James Theodore Harahan

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James T. Harahan

James Theodore Harahan (1841-1912) was born on January 12, 1841 in Lowell, Massachusetts, the son of Thomas Harahan and Ann née McCuen of Scotch-Irish ancestry, both immigrants from Ireland.[1] He worked for railroad companies as a young man, including as a brakeman, eventually becoming president of the Illinois Central Railroad from November 7, 1906 to 1911 succeeding Stuyvesant Fish.[2][3]

Harahan served as a Captain in the Union Army during the American Civil War. Captain Harahan married to Mary Kehoe of New Orleans, Louisiana in 1866.[4][5] Four children were born of this marriage including his son, William Johnson Harahan. William was born in Nashville, Tennessee on December 22, 1867, and was twice president of the Chesapeake & Ohio Railroad. He died of natural causes in 1937 in Clifton Forge, Virginia.

James Harahan's second marriage was to Mary N. Mallory of Montgomery County, Tennessee on April 14, 1899.[2][5]

Death and aftermath[edit]

James Harahan was killed in a train accident in his own private car in 1912 in Kinmundy, Illinois while en route to Memphis, Tennessee with three other executives. They were traveling to a meeting to discuss the building of a bridge across the Mississippi River. The bridge was named Harahan Bridge when it opened in 1914. The locomotive pulling Harahan's car was previously driven by legendary railroad engineer Casey Jones during the fatal collision of April 30, 1900 in which Jones was killed. The city of Harahan, Louisiana is also named after him.[5][6]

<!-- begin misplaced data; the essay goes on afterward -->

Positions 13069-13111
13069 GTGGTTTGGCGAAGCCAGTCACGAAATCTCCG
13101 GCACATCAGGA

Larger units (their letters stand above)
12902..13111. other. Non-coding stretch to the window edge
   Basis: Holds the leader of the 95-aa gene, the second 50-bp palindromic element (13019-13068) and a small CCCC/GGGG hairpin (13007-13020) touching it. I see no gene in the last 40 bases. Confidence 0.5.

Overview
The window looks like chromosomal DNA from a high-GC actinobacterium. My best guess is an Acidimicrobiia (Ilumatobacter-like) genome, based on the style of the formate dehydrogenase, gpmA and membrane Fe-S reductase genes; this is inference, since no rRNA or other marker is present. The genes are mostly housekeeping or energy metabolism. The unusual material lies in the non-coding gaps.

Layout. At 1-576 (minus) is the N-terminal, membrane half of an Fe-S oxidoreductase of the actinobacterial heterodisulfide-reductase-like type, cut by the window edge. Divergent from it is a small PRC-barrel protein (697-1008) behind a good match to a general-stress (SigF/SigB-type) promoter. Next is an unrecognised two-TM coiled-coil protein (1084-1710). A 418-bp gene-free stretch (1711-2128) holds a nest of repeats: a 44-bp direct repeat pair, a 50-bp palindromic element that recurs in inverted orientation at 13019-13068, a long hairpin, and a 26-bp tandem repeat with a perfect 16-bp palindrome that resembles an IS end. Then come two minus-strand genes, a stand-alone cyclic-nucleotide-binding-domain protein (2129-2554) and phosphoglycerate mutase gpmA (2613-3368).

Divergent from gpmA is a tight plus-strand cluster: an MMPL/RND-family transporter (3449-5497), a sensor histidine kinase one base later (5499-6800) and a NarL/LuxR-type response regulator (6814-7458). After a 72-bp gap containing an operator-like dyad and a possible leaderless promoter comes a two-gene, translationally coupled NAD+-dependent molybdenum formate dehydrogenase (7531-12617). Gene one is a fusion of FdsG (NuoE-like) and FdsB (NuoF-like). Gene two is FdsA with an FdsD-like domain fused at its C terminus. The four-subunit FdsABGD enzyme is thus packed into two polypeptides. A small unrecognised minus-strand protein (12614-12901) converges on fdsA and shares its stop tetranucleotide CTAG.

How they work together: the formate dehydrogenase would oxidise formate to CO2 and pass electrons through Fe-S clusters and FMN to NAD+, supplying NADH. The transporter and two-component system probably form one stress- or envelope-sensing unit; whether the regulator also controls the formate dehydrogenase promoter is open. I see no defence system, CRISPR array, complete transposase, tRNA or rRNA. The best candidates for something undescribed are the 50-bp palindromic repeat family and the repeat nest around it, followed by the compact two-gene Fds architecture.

Notes[edit]

  1. ^ Frederick Converse Beach, editor, The Americana, New York (1911), page 49
  2. ^ a b The Americana, ibid.
  3. ^ New York Times article, November, 1906
  4. ^ William Henry Perrin, editor, "History of Bourbon, Scott, Harrison and Nicholas Counties, Kentucky", Chicago, 1882. p. 751. (Nicholas County, Carlisle City and Precinct, Thomas Kehoe biographical sketch)
  5. ^ a b c Ned Hémard, New Orleans Nostalgia, Harahan History, New Orleans Bar Association, 2009
  6. ^ New York Times article, January 23, 1912